Alert children will often benefit from a little more sleep than the average child their age. This is because their minds and bodies are so active during their awake time that they understandably tire more easily. Don’t be in a hurry to drop their naps down to 3, 2, 1, gone! They may stick on more/longer naps than other children their age, but this is because your little firework is burning more power. They may even benefit from a nap up to the age of 4 years, while children with an easy-going temperament might drop theirs at 3 years.

Alert types typically develop quicker than the average child and can reach developmental milestones sooner. So, if your little one is rolling, walking, talking sooner than the average, it’s highly likely that you have an alert one on your hands. This is simply because they tend to process the things that they’re learning quicker. You’ll likely find alert temperaments doing well in sport, high energy careers and juggling lots of responsibilities.

Some people consider alert children to be more challenging, but it’s simply the case that the parent requires more knowledge in how best to deal with this temperament. It’s really a case of being aware of the alert traits and staying one step ahead, especially when it comes to sleep. They don’t often show the usual signs of tiredness, and can go from zero to meltdown in seconds, meaning they’re more susceptible to overtiredness.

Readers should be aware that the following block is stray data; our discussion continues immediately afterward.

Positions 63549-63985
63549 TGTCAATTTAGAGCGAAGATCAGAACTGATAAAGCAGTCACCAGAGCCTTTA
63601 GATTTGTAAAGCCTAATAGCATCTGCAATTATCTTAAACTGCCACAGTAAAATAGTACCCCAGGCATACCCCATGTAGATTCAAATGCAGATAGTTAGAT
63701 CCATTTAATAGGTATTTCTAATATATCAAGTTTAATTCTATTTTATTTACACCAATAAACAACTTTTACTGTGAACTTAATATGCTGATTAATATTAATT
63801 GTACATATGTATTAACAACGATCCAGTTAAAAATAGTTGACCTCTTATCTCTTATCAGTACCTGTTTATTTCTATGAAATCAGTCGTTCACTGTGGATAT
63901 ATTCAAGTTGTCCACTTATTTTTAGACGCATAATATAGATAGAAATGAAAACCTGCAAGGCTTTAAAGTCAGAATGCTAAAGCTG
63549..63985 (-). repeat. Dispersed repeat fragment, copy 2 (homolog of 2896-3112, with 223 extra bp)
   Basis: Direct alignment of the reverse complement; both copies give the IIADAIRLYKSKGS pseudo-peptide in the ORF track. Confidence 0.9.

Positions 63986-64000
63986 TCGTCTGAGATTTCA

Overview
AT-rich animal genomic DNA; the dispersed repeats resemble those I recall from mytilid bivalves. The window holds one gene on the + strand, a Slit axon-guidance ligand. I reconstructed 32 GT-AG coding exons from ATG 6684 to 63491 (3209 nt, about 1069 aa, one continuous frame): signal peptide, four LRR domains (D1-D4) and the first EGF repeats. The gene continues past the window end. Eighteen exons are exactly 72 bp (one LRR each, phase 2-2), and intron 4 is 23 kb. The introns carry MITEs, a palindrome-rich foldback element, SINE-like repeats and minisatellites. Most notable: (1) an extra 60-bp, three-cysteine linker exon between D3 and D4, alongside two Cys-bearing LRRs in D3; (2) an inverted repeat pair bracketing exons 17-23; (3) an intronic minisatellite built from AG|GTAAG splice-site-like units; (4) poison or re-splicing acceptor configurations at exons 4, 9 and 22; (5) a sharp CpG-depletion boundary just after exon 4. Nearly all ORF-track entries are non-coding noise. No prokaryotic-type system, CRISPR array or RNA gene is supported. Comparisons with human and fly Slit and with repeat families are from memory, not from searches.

What works for you

It does get easier. The more you can understand and communicate with each other, the less frustration there’ll be from both of you. Switch off your thinking of what ‘should’ be happening. Take advice from friends, family and Google with a pinch (or fist full) of salt, then make your own decisions. Many who are lovingly giving advice are often those with an easy-going child or will have never had your experiences. What works for one child may not work for another, especially when they’re of such different temperaments.


If you’re stuck in a rut with a little rocket and want to put the issue to bed, get in touch to see how I can help you get there.